Pelvic Compression Syndrome: When Pregnancy Pains May Be More Than Just Discomfort

Varicose veins are something that many people deal with, though when you are pregnant they can become increasingly likely to form. In addition, during pregnancy they may appear in places that you may not suspect, such as your pelvis or groin. In many cases, you may not even know that you have a varicose vein; rather, it may feel like a chronic pain or pressure in your pelvic area. This is called Pelvic Congestion Syndrome (PCS), and it can often be triggered by pregnancy due to a number of factors.

What Causes Pelvic Congestion Syndrome During Pregnancy?

When you are pregnant, to support the growing baby and placenta, the blood flow around your body increases significantly. This can put extra pressure on your veins, and can make the small valves inside your veins work overtime. This makes it more likely that blood will flow backwards through the vein and begin to pool. The pressure this creates is what causes varicose veins.

A secondary factor is that the weight of the baby in the pelvis, and the shifting structure of the pelvis itself (to accommodate the baby) can exacerbate this effect. You may find that you begin to experience pain or discomfort in your pelvis during pregnancy, that can become worse if you spend a long period of time on your feet, do a lot of exercise, or engage in sexual intercourse. If you experience this type of pain, it’s easy to just assume that it’s a normal part of pregnancy. However, the Pelvic Congestion Syndrome in some cases does not end when the pregnancy does. In this case, you need to seek treatment to alleviate the pressure in the veins.

Are There Any Risk Factors that Make PCS More Likely?

There are a number of factors that can increase your likelihood of developing PCS. First, there is a genetic component to the syndrome, with your likelihood of PCS increasing if a family member has also dealt with this. If you have been pregnant before, or if you have any of the risk factors of developing varicose veins, you are more at risk.

Eddie Chaloner, an expert working with varicose veins, notes that “ultrasound scanning has now shown us that up to 20% of women coming to see a doctor with varicose veins in the legs, do not have a problem with the leg valves at all – rather that the bulging leg veins are in fact filled by faulty valves from within the pelvis.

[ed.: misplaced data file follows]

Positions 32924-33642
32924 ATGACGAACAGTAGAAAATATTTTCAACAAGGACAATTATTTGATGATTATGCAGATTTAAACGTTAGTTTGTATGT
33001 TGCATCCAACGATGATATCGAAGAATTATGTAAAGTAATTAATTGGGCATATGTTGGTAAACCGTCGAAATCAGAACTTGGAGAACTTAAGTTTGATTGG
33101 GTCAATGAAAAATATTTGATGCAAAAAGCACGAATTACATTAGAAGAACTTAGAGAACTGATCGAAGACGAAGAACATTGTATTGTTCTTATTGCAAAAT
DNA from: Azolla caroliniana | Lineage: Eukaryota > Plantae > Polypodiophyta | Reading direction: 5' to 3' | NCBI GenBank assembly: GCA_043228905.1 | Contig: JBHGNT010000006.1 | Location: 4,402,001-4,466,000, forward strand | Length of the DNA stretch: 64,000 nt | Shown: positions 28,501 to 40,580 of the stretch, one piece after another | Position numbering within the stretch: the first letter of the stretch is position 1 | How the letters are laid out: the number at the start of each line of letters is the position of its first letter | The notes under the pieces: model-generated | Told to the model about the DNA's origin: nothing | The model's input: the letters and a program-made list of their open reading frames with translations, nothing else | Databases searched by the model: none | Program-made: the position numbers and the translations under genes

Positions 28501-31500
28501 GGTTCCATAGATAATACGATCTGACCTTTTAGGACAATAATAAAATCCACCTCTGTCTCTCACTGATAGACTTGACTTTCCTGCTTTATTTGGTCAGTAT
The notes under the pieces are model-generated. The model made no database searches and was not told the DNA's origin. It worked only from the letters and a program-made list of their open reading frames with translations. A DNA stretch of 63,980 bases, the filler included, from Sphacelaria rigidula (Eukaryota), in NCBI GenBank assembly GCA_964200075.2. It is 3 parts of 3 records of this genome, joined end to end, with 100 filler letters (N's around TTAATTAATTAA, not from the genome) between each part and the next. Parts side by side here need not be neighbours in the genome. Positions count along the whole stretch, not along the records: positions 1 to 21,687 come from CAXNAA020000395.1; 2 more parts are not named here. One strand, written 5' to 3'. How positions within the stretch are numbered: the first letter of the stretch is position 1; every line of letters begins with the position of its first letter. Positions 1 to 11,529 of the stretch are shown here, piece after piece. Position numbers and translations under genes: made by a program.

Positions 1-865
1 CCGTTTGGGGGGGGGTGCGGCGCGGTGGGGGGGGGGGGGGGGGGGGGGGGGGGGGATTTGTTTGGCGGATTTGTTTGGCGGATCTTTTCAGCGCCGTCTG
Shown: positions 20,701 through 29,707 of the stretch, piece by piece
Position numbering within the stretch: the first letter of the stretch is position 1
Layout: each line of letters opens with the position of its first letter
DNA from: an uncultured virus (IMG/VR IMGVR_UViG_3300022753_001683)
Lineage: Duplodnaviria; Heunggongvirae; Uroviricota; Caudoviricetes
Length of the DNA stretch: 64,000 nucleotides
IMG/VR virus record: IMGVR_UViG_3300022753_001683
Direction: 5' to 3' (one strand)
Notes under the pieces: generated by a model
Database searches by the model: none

To a certain extent that is not surprising – the female pelvis has a lot more organs in it than the male one and pregnancy causes significant anatomical and physiological changes in the female pelvis which have long lasting effects. Women with pelvic vein problems causing veins in the legs have often had trouble with veins during pregnancy – either in the legs or in the vulva. Under normal circumstances, when the pregnancy is over, the vulvar veins recede and often completely disappear. The leg veins often persist.”

What Treatments Are Available?

There are a number of different treatment approaches that you can consider. If you seek treatment after pregnancy, you may be given medication to alter estrogen levels in your body. For many women this shows some improvement in symptoms. Especially if the pain and discomfort appears to get worse around the time of your period, this may be a viable treatment option to begin with.

In other cases, hormonal treatments do not seem to have any effect on the discomfort. In this situation, you will need to consider varicose vein treatments such as having a catheter inserted into the vein to seal it off. This is called Pelvic Vein Embolisation, and it can stop the blood from pooling and will reduce pain in the area. The benefit of this treatment is that it is generally effective in most cases, and also is not contraindicated for further pregnancies.

For most women, PCS is something that can be dealt with relatively simply. If you are experiencing pelvic pain, especially during pregnancy, talk to your care provider about having an ultrasound performed to rule out PCS.

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